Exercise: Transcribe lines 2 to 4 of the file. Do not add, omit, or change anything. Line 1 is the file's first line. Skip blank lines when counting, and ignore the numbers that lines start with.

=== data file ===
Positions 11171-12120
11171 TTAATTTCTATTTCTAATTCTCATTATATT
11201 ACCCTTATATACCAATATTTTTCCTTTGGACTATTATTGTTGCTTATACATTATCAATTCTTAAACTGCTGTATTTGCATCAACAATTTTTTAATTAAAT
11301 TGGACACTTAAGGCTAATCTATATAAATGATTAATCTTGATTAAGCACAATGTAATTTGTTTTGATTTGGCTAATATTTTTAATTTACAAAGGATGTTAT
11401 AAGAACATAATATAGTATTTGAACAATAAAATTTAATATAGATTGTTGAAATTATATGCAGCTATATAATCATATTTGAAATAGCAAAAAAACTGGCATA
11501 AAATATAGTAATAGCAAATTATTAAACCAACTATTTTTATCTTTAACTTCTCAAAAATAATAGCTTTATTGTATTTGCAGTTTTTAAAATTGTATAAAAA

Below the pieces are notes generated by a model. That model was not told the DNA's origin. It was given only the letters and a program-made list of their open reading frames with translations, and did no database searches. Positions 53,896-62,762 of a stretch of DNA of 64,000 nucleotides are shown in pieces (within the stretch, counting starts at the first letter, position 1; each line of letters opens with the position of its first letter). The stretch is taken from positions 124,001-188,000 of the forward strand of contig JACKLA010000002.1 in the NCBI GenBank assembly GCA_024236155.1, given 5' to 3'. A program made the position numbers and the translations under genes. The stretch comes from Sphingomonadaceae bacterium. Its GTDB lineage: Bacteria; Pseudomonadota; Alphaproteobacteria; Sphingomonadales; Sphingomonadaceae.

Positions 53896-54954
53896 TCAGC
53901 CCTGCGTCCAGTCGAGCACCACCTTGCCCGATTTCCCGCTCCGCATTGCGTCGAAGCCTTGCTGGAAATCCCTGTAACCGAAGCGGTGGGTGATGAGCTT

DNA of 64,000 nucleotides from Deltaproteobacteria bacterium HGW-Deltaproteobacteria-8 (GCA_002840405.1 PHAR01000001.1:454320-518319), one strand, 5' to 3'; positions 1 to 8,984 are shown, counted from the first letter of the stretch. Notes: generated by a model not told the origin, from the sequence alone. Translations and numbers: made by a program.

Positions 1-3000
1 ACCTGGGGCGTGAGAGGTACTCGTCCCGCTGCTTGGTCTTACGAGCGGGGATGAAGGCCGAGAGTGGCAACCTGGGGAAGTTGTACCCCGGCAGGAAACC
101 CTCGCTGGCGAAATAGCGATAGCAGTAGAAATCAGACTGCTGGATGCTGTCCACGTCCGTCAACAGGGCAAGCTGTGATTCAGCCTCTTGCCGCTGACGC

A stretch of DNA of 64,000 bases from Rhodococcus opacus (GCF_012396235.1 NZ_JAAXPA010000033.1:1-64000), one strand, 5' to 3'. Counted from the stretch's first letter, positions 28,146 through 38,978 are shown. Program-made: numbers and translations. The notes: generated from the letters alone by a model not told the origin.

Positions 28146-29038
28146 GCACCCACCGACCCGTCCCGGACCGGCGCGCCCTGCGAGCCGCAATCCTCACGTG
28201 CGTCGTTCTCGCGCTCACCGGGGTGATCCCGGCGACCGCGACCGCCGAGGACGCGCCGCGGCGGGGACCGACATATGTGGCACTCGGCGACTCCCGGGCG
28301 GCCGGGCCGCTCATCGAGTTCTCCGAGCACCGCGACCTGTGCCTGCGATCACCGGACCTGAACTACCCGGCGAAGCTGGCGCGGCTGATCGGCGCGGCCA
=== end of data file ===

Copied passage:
11171 TTAATTTCTATTTCTAATTCTCATTATATT
11201 ACCCTTATATACCAATATTTTTCCTTTGGACTATTATTGTTGCTTATACATTATCAATTCTTAAACTGCTGTATTTGCATCAACAATTTTTTAATTAAAT
11301 TGGACACTTAAGGCTAATCTATATAAATGATTAATCTTGATTAAGCACAATGTAATTTGTTTTGATTTGGCTAATATTTTTAATTTACAAAGGATGTTAT